My story idea came after mulling over quite a few of them. I knew that the opioid crisis was a heavily discussed one, but I wanted to take a more in-depth look at recovery options and what works.
I did quite a bit of research online, but I also had the benefit of knowing personally multiple sources who were involved in the recovery of those suffering from addiction. These people had first-hand experience and were very beneficial to the story.
While finishing the article, I came across a dilemma in which one of my sources contacted me and explained that he would rather not be named in the story. This was easily solved by using an abbreviation, but it was a strong reminder to me of the seriousness of the issue at hand.
I had quite a bit of information for a while, because I knew that I wanted to get the article right. I did not want to rush through anything and leave out an important detail, or portray opioid addiction and recovery as anything other than what it is. Ultimately, it fell upon the importance of helping people understand recovery, and that became the focal point from where my article grew.
I was surprised at how personal this article became to me. I began looking at it from an outsider’s perspective. I had never dealt with this issue before, but I could sense and understand the pains and joys experienced by those I interviewed. I can say in all honesty that this was the most difficult article I have written, but also by far the most rewarding.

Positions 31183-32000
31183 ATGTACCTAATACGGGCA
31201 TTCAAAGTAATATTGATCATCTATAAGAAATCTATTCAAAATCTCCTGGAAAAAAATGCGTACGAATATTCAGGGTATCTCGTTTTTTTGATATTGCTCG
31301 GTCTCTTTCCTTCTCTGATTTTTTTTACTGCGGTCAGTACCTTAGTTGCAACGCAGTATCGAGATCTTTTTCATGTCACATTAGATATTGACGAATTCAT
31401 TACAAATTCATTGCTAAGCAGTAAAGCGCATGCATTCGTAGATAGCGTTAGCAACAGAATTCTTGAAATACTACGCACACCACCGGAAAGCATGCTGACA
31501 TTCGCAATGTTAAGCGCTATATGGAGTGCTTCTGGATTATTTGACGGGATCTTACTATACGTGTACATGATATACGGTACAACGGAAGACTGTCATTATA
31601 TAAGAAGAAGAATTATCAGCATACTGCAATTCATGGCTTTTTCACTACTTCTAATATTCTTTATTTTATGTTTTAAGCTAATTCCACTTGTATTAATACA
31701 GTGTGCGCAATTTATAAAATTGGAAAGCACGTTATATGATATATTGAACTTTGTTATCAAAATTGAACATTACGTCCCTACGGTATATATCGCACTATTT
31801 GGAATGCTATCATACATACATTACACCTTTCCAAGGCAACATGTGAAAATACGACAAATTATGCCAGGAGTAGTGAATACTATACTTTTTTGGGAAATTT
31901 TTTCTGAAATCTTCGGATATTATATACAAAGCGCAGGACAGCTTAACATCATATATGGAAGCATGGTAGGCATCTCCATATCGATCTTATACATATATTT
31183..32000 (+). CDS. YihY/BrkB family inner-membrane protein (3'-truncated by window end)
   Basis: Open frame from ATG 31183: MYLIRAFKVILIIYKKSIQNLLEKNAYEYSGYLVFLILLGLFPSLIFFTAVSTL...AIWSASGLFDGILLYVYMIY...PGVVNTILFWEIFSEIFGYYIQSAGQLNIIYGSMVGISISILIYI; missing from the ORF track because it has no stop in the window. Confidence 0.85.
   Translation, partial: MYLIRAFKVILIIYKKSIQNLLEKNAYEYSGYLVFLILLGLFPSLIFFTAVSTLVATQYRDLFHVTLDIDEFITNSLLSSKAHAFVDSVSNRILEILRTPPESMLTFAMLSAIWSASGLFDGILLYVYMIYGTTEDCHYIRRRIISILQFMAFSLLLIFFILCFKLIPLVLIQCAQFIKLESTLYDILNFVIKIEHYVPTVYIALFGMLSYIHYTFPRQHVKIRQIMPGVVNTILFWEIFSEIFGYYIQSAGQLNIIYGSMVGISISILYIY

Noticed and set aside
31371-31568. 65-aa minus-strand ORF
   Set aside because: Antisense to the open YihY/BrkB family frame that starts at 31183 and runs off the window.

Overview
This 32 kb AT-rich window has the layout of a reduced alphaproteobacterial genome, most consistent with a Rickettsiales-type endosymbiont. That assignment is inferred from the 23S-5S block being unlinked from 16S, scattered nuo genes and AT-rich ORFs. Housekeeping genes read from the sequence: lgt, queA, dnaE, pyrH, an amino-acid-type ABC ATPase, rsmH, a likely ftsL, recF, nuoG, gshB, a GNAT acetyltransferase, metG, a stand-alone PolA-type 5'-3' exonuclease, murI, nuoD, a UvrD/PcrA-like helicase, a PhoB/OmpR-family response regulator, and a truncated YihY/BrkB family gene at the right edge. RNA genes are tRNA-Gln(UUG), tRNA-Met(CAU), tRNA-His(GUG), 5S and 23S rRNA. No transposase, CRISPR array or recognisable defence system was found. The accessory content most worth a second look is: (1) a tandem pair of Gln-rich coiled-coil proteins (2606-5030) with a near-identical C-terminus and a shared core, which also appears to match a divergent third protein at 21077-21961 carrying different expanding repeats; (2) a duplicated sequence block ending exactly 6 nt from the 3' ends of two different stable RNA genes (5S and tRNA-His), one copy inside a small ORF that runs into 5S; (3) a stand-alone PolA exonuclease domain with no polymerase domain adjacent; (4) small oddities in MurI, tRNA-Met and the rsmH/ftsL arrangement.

I’ve been writing for a long time — as long as I can remember, actually. I’ve been writing stories and books, or at least attempting to do so, my entire life. I was born in Salt Lake City and I have spent my life here. I served as a missionary for the Church of Jesus Christ of Latter-day Saints for two years in Los Angeles County, and am now studying communication at the University of Utah. News writing is incredibly important — it brings stories to light and informs people of what they need to know. This is my responsibility, and I take it very seriously.